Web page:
Protests have occurred in the past, but this time is different: The scope of the ongoing mobilizations, which cover almost the totality of Peru's Amazonian territories, is historically unprecedented, as is the government's violent reaction. Coordinating the mobilization effort is the Inter-Ethnic Development Association of the Peruvian Amazon (Aidesep), an umbrella group of indigenous organizations. Established almost three decades ago through the incorporation of more than 80 federations and regional organizations, Aidesep's reach and strength rests on its 1,350 affiliated communities representing 65 different Amazonian peoples.

Under mounting pressure from the protests, the government finally agreed to a closed-door meeting held the morning of May 27 in Lima with indigenous representatives. (Aidesep had demanded such a meeting for years.) Prime Minister Yehude Simon – himself a former leftist and political prisoner – and Aidesep representative Alberto Pizango held a brief press conference after the sitdown announcing the start of formal negotiations.

Following weeks of a racist and dirty government campaign against indigenous leaders, a subdued Simon acknowledged both the García administration's "bad communications" and – more importantly – "the lack of a state policy towards Amazon communities for over a century." He also emphasized government willingness to revise and modify the Garcia's decrees.

Meanwhile, a defiant Pizango maintained that Aidesep's campaign of civil disobedience would only be lifted with the total repeal of García's "Law of the Jungle." Pizango also announced a platform of issues that indigenous representatives planned to bring to the table, including points on indigenous territorial rights, self-determination, health and education, development, and cultural integrity.

Failed Talks, Failed Government

The last time the government agreed to negotiations in August 2008 – again, under pressure from an indigenous uprising – the talks collapsed due to government unwillingness to engage indigenous representatives in a respectful and honest manner. Aidesep withdrew from the talks when the government tried to undermine the group's position by inviting (unannounced) groups of indigenous leaders and academics aligned both with the government's discredited Development Institute for Andean, Indigenous, Amazonian and Afro-Peruvian Peoples (INDEPA), and the Confederation of Amazonian Nationalities (CONAPA) made by a small number of opportunistic Indigenous leaders.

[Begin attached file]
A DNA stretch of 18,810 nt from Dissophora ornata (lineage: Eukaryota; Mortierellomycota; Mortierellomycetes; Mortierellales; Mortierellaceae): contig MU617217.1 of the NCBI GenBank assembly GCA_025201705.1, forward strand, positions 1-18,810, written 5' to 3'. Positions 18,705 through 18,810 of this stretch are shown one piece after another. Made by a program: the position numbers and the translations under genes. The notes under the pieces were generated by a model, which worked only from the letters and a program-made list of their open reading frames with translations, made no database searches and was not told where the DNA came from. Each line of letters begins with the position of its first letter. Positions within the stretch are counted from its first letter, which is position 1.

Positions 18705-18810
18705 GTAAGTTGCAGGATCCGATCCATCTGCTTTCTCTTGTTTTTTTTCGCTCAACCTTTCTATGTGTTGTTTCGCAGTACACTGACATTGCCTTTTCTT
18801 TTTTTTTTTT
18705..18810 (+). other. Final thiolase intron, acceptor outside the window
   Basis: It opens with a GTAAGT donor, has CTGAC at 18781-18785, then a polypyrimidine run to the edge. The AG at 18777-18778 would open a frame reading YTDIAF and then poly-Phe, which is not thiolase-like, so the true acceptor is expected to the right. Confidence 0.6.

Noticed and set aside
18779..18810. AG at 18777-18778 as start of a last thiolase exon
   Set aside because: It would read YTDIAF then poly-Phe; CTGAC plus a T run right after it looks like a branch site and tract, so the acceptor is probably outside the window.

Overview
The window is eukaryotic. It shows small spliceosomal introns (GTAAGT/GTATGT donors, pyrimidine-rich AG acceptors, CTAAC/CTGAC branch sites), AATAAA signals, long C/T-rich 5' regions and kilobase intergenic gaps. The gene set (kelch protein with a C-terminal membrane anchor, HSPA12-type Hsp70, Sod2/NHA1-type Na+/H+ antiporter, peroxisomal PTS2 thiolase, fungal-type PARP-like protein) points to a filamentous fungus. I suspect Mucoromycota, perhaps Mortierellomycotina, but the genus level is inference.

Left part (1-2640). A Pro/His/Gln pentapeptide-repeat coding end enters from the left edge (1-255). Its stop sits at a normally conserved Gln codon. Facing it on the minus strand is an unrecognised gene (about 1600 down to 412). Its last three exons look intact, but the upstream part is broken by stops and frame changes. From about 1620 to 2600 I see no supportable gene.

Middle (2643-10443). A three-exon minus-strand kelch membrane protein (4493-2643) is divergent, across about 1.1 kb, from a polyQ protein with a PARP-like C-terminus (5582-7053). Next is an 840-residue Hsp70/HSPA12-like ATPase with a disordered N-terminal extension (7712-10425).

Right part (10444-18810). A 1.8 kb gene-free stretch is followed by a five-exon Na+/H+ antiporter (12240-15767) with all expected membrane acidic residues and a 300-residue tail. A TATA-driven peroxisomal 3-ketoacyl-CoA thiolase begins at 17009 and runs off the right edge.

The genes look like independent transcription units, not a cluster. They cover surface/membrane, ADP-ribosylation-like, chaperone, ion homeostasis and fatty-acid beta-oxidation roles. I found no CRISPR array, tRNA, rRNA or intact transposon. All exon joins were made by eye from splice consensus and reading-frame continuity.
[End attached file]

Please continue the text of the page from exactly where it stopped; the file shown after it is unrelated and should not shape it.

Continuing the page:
Using INDEPA and CONAPA the government has initiated "cooperation agreements" between friendly indigenous communities and foreign oil and gas companies. Outraged by their presence at the negotiating table Aidesep denounced the move as a "smoke screen" covering up the government's spurious collusion with the gas and oil industries.

Meanwhile, Aidesep kept open negotiations with members of Congress, where its demands received support from the left-of-center opposition and even some members of García's ruling party. When the parties established formal negotiations (Mesa de Diálogo), both vowing to take steps toward finding a solution to indigenous demands, Aidesep honored the compromise and halted protests on August 20, ending the 11-day uprising. With growing popular sympathy with indigenous demands and support from the political opposition in late September, congress passed a law that canceled two of the most odious presidential decrees that sought to diminish indigenous territorial rights and political autonomy.

Aidesep's direct action campaign marked the emergence of Amazonian indigenous peoples as an influential and autonomous force in Peru's current political landscape. The mobilization also sparked a public realization that the defense of Amazonian resources is an issue of national importance and not only a regional or indigenous problem. The indigenous uprising has also increased public awareness of the predatory nature of free trade, the prevalence of public good over private interests, and the meaning and importance of citizen participation in the formulation of a sustainable and democratic future. All of this constitutes a healthy questioning of the toxic neoliberal paradigm based on the commodification of life and resources as the only possible alternative to "progress" and "modernization."